Non-rigid fixed-movable (FM) connectors have been used for RBFPDs to accommodating abutments with different mobility . To allow independent movement between the prosthesis abutments in both horizontal and vertical planes, modified FM connectors have been advocated for three-unit and longer RBFPDs to act like an exaggerated stress breaker . This is thought to reduce interabutment stresses and therefore improve retention rate and if a debond were to occur it may allow rebonding of the loose retainer. The aim of this clinical audit was to investigate the clinical longevity and subject satisfaction of three-unit fixed movable (FM3) RBFPDs in replacing a molar-sized posterior edentulous spans.

Materials and methods

The sample population was identified from the computer records of patients attending the dental teaching hospital of the University of Hong Kong, Prince Philip Dental Hospital (PPDH). Inclusion criteria are subjects who had received three-unit fixed-movable (FM3) resin-bonded fixed partial denture(s) (RBFPDs) in the posterior region and are medically fit to attending the review appointment. Ethics approval was obtained from the Institutional Review Board of the University of Hong Kong/Hospital Authority Hong Kong West Cluster, Hong Kong (IRB UW 15-445). Informed consent was obtained from all subjects.

Design and fabrication of 3-unit fixed-movable RBFPDs

At the Prince Philip Dental Hospital, metal-ceramic RBFPDs are usually the first line of choice for fixed-prosthesis tooth replacement . Following the control of active dental disease, patients would have been selected for FM3 RBFPD treatment based on the need to replace one posterior tooth of molar size (mesial-distal width 8–11 mm) and their wish for a tooth-supported fixed replacement. The abutment teeth would have been sound or minimally restored with sufficient enamel for bonding, having clinical crown height of at least 3 mm occluso-gingivally, and healthy periodontal tissues. Design of FM3 RBFPDs would follow the standard teaching philosophy of such prostheses . The abutment tooth with a better resistance form and larger surface area for bonding (usually molar) would be selected as the major abutment tooth supporting the retainer and the pontic. The pontic is designed to receive light or no occlusal contacts in both static and dynamic occlusions. The other abutment tooth would support the minor retainer. The patrix part of the FM joint usually connected to the minor retainer extra-coronally.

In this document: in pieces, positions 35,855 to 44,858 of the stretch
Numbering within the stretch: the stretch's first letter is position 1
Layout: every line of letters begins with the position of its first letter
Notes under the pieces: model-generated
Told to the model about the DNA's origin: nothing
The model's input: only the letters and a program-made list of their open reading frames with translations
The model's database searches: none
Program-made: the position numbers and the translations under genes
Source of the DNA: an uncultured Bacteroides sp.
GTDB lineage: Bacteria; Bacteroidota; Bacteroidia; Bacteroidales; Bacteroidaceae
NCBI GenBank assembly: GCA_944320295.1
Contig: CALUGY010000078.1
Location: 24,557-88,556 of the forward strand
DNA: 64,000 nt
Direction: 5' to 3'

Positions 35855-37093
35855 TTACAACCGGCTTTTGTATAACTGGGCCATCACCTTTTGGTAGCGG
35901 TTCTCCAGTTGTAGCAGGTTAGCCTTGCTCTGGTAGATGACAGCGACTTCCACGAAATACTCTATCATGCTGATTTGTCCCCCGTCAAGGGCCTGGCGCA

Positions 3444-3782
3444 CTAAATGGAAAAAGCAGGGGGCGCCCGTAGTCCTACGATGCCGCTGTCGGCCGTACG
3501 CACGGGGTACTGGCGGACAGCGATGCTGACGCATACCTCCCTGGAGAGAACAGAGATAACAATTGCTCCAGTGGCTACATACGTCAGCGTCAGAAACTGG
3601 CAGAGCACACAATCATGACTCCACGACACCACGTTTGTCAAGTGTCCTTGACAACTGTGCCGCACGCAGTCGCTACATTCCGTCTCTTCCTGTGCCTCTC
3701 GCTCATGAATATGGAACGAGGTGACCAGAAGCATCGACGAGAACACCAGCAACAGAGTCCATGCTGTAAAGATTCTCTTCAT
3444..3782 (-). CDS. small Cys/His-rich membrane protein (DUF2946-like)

Tooth preparation would confine to lowering the height of contour of the tooth axially to allow apical extension of the framework to no less than 1 mm above the gingival margin and allow wraparound greater than 200° so as to maximize the surface area and resistance form for bonding. The use of an FM joint would allow separate paths of insertion of the major and minor retainers and thereby allow a more conservative tooth preparation usually confined to enamel. If dentine is exposed, this will be sealed with dentine-bonding agent during framework cementation.

The Nickel-Chromium (Ni-Co) framework was designed to be at least 0.8 mm thick and extended over at least two-axial surfaces (usually lingual and edentulous proximal) of the abutment tooth. This has been the historical material of choice for well over 30 years and there have been no known cases of nickel allergy in patients requiring an RBFPDs in the past 20 years. An occlusal bar also 0.8 mm thick would be prepared to allow joining of the ends of retainer to give a geometrically rigid D-shaped retainer or alternatively the lingual cusp be covered if there was interocclusal clearance – particularly on the mandibular premolars. If a proximal tooth contact was present on the abutment tooth, extension onto this proximal surface of the abutment tooth would not routinely be prepared. If the contact point was open, the retainer framework would be extended to allow three-axial surfaces wraparound. The use of auxiliary resistance features such as grooves, slots or pin-holes was not routinely recommended for short span single molar prosthesis ( Fig. 1 ).